Problem is, Tengen weren't allowed to release this game. They never consulted Nintendo and after a losing a legal battle, it was removed from store shelves after only a few weeks. Tengen wasted time fighting Nintendo over this until 1993, but by that point I'm not sure many actually cared. In fact, Tengen would be merged into Time Warner Interactive shortly afterwards and stop existing.

This isn't the only time a situation like this would arise. Sega would be sub-licensed by Atari Games to make their own arcade version of Tetris, which they then attempted to port to the Sega Mega Drive in Japan. But as this was the stomping ground of Bullet Proof Software, the game was pulled just months after its debut and now it's extremely rare. Fun stuff.

November 1989: Tetris, NES, Nintendo

Not wishing to borrow Bullet Proof Software's NES version of the game (or Tengen's Vs. Tetris), Nintendo constructed their own Tetris for a western NES audience in late 1989, not too long after Tengen's NES version hit the market. And of course, Nintendo in their infinite wisdom decided to go down the no-frills approach like they had with previous NES first-party games, leading to yet another dull release of the game.

This one doesn't borrow much from the Atari Games arcade version (if anything it borrows more from BPS, like the logo... presumably so they could recycle packaging). Instead, it has its own set of music and graphics, and significantly fewer modes. There's nothing particularly bad about Nintendo's version of Tetris (though it is as bit less responsive than modern day varients), it's just that Tengen's version is better.

For the interested, this one also lacks the Tetris "theme" popularised by the Game Boy version.

1989-1995: All those other Tetrises

There's a lot of messy stuff in the years that followed, where multiple companies would be releasing Tetris games, but this was all stop with the creation of The Tetris Company in 1995. Since then, TTC has owned the rights to all versions of Tetris, and merely licenses it out to whoever is desperate to make a game. The rules above no longer apply - if Atari Games still existed and wanted to make a Tetris game, they could reach an agreement with TTC and get it done. Likewise Bullet Proof Software (now Blue Planet Software) have to do the same. And Nintendo. And Sega. And EA who released one not too long ago.

And on top of this, Alexey Pajitnov gets royalties now.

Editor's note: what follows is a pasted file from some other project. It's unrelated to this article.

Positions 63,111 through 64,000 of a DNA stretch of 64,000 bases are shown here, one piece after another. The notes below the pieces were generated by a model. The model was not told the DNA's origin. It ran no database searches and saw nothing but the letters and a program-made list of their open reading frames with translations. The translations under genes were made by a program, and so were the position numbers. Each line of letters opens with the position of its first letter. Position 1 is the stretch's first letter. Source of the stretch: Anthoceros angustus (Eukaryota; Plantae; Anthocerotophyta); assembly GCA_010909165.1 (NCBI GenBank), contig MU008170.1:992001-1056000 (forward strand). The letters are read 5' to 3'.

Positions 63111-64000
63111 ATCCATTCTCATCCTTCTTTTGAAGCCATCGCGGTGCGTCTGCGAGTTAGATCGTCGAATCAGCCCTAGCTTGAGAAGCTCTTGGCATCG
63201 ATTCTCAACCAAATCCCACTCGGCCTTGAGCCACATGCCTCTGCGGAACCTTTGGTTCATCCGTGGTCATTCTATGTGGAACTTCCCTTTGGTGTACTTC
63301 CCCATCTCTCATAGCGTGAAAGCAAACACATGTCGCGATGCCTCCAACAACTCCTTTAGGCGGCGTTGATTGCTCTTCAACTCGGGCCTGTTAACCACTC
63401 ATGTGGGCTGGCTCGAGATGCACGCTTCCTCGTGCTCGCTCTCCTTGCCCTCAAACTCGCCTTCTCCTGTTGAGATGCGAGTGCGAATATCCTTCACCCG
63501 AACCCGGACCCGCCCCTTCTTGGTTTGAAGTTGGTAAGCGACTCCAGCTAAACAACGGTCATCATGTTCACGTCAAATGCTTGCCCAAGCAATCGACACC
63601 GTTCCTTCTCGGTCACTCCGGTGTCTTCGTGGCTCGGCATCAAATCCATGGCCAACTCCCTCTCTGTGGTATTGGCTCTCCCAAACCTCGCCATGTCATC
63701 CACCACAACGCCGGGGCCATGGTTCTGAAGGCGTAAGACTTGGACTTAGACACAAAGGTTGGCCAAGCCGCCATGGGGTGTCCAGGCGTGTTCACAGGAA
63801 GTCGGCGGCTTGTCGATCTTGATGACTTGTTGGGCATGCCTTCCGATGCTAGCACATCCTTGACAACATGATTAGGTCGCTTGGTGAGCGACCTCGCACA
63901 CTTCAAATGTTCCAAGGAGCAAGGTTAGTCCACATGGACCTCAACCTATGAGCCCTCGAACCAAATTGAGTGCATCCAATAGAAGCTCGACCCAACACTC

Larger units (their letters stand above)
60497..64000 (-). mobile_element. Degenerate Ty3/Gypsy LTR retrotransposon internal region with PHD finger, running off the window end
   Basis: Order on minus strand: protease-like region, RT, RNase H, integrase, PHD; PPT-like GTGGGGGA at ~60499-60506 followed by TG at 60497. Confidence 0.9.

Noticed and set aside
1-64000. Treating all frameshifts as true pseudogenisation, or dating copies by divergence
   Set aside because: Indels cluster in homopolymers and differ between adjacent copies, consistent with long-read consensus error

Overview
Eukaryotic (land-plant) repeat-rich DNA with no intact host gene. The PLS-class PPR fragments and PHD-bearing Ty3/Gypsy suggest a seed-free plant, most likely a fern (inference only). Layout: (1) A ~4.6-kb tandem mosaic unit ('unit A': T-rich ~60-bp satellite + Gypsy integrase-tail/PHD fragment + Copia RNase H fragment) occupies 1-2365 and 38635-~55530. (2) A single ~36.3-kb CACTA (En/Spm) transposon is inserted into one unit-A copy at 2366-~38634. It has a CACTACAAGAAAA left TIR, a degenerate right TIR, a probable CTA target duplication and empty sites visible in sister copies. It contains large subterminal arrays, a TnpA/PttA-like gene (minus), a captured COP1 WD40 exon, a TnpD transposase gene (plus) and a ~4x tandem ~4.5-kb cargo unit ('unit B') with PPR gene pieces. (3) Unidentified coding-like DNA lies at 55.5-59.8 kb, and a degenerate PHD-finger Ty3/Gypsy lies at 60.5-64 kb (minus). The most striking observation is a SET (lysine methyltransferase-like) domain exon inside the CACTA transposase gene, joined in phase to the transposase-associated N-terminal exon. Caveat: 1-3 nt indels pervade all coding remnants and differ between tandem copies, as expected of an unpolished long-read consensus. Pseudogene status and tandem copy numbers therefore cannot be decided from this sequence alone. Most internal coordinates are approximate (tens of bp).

The Tetris Company doesn't own everything ever associated with Tetris though. This theme is owned by Sega I believe, and hence can only be found in Sega editions of the game. Music B in the Game Boy and NES versions is owned by Nintendo (they say it's one of Hirokazu Tanaka's compositions). But generally nobody cares about all of that, just like they don't care that T blocks aren't always yellow.

Anyway I would hope this reverses any of the lies put forward by myself a few years ago. I figured it was good to be "as correct as possible", even though there's a good chance I might have to revisit this at a later stage. But if nothing else, fulfils my Tetris quota for the year.

1 comment:

  1. Why would Atari make a Unisystem version of Tetris? It was released as an upgrade kit for a popular arcade cabinet system. Basically, it's a special software platform for arcades. They could sell Tetris to operators who might not want to buy an entire cabinet, or weren't looking for something that ran on one of Atari's hardware platforms.

    I agree about the general quality of the Tengen Tetris port, and generally about the arcade version. The special "level types" in that game are a lot of fun. The arcade version does have something of a problem though in that there's a bit of control lag, which makes it difficult to survive at high speeds, and the game seems to have a "ramping" effect aimed at shortening long games regardless of level number. (KLAX does something similar on default settings.)

    From what I heard, Atari licensed the console rights to Tetris from Mirrorsoft, who were actually not qualified to sell them.